Getting Happy... when you wish you were dead
The day dawned clear and warm for late fall. Silas and I were up early and out the door for a walk. One of many nice things about living on the outskirts of a rural town is being able to walk without worrying about cars; coyotes on occasion, but not a lot of cars.
When we got home, I gave him his food mixed with an egg. That kept his coat so shiny and sleek that Silas was always the center of attention. He is a black lab, and the egg makes his coat shine blue-black.
After taking care of Silas, I went to my basement office to get some work in before breakfast. With three kids and Maria having to get ready, I had developed the habit of staying out of the way while they used the bathrooms and had breakfast. I would come back up just as everyone was leaving to see them out the door.
This day was also our third wedding anniversary. Since Maria and I didn’t seem to be clicking, I was wondering what to do about it. Part of an answer came to me when I went upstairs to have a shower and get breakfast.
There was a card on my bedside table when I sat on the bed. It was from Maria.
“As the journey continues I’m there with you.” That’s what she had written.
After being unable to interest her in my success, and discovering she was living a life without me, I was a little doubtful about the sentiment. That it was left with no hug, no kiss and no conversation left me wondering how to respond.
My mind flashes back to all the times Maria has said “I’ll always tell you the truth. I just might not tell you the whole truth.”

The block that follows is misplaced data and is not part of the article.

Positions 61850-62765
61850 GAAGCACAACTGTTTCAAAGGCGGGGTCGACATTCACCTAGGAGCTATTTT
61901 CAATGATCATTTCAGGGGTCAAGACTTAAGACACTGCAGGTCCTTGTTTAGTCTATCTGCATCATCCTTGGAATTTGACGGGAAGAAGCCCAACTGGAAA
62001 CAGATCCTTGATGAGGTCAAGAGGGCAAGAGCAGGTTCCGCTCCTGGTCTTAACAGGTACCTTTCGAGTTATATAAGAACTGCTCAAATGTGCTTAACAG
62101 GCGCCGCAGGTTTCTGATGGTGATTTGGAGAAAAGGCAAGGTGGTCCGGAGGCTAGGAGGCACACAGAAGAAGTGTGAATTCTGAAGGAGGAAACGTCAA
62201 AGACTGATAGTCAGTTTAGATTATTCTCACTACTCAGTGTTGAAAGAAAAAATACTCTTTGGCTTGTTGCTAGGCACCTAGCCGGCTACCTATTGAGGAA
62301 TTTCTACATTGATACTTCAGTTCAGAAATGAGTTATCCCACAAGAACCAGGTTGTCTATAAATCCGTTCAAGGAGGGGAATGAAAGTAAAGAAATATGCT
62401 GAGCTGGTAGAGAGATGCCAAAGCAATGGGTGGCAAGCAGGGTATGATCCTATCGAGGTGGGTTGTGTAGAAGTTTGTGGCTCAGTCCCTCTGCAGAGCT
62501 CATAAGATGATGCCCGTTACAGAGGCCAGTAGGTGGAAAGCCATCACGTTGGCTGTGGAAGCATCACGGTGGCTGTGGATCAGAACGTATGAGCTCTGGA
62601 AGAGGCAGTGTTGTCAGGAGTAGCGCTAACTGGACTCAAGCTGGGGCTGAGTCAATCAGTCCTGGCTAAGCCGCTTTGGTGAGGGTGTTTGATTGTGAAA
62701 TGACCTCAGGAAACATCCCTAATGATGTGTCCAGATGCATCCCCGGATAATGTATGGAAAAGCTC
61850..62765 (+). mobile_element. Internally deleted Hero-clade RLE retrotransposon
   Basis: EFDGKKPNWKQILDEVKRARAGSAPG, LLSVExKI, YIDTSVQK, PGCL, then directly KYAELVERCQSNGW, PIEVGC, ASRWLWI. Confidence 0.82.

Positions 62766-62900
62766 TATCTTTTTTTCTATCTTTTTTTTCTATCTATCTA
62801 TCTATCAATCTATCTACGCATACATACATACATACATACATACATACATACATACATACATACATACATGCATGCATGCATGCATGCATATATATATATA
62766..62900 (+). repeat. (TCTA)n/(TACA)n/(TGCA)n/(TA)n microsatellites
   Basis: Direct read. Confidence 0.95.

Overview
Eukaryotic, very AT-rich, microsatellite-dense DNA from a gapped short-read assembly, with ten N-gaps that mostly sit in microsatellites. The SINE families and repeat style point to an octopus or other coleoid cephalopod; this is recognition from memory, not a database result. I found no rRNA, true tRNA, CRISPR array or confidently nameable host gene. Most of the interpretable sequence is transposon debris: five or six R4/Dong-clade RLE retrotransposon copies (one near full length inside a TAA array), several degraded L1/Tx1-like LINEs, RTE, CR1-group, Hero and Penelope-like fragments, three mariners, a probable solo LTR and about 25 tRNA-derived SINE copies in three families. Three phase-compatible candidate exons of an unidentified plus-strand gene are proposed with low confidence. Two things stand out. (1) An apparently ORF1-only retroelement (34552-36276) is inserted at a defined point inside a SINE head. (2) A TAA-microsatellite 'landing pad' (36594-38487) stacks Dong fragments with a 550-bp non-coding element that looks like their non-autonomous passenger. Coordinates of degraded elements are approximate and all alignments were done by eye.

There was a time when she said this to the girls, Skyler and Skyler, and I stopped her because I was astonished. “Do you know what you’re saying?”
Maria was surprised and perplexed. It never occurred to her that there was anything wrong with her approach.
I was probably too strenuous when I said “You’ve just told your kids they can’t really trust you. Sure, you won’t directly lie to them, but now they’ll always wonder what you’re leaving out.”
She looked at her daughters and said gently, “They know I’d never do anything to hurt them.”
“Really, Maria? How are any of us supposed to believe you?
“In the last three years, you have consistently worked to undermine all the work the kids and I do to make us a family. As soon as they draw close to me, you tell them just enough truth to draw them back to you. And you deliberately keep information back from me that could help me relate to them.
“How does that fit with you claiming to never do anything to hurt them?”
As the conversation plays again in my mind, I regret falling into the habits of criticizing, blaming and complaining. Maria reminds me so strongly of my parents; the half-truths, the manipulation of agreeing then not following through, the flat out denial of ever doing wrong. It’s hard to keep the old feelings this dredges up from influencing how I behave with Maria and the kids.
The mind being the wonderful catch basin of memories that it is, that triggers a much older memory of change foiled by habit.